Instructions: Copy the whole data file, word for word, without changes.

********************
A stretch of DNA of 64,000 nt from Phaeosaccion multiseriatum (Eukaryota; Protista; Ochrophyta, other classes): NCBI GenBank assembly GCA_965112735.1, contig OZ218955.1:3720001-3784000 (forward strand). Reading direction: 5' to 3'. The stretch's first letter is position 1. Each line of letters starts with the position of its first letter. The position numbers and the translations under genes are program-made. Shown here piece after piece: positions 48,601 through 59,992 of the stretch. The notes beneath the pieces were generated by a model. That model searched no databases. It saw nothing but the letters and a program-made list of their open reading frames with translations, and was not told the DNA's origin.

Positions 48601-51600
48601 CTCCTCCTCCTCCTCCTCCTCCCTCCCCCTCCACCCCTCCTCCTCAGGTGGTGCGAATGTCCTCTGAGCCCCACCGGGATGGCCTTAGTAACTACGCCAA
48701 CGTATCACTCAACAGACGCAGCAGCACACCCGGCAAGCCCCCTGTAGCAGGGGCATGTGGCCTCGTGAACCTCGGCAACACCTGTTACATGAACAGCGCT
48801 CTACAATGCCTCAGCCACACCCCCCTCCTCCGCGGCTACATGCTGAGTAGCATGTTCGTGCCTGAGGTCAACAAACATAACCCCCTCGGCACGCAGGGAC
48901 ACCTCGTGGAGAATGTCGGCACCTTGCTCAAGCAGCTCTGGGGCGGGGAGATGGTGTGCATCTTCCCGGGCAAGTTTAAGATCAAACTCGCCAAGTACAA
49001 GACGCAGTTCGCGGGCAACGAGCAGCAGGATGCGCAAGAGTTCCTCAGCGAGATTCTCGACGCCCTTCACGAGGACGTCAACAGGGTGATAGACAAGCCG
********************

A stretch of DNA of 64,000 nt from Phaeosaccion multiseriatum (Eukaryota; Protista; Ochrophyta, other classes): NCBI GenBank assembly GCA_965112735.1, contig OZ218955.1:3720001-3784000 (forward strand). Reading direction: 5' to 3'. The stretch's first letter is position 1. Each line of letters starts with the position of its first letter. The position numbers and the translations under genes are program-made. Shown here piece after piece: positions 48,601 through 59,992 of the stretch. The notes beneath the pieces were generated by a model. That model searched no databases. It saw nothing but the letters and a program-made list of their open reading frames with translations, and was not told the DNA's origin.

Positions 48601-51600
48601 CTCCTCCTCCTCCTCCTCCTCCCTCCCCCTCCACCCCTCCTCCTCAGGTGGTGCGAATGTCCTCTGAGCCCCACCGGGATGGCCTTAGTAACTACGCCAA
48701 CGTATCACTCAACAGACGCAGCAGCACACCCGGCAAGCCCCCTGTAGCAGGGGCATGTGGCCTCGTGAACCTCGGCAACACCTGTTACATGAACAGCGCT
48801 CTACAATGCCTCAGCCACACCCCCCTCCTCCGCGGCTACATGCTGAGTAGCATGTTCGTGCCTGAGGTCAACAAACATAACCCCCTCGGCACGCAGGGAC
48901 ACCTCGTGGAGAATGTCGGCACCTTGCTCAAGCAGCTCTGGGGCGGGGAGATGGTGTGCATCTTCCCGGGCAAGTTTAAGATCAAACTCGCCAAGTACAA
49001 GACGCAGTTCGCGGGCAACGAGCAGCAGGATGCGCAAGAGTTCCTCAGCGAGATTCTCGACGCCCTTCACGAGGACGTCAACAGGGTGATAGACAAGCCG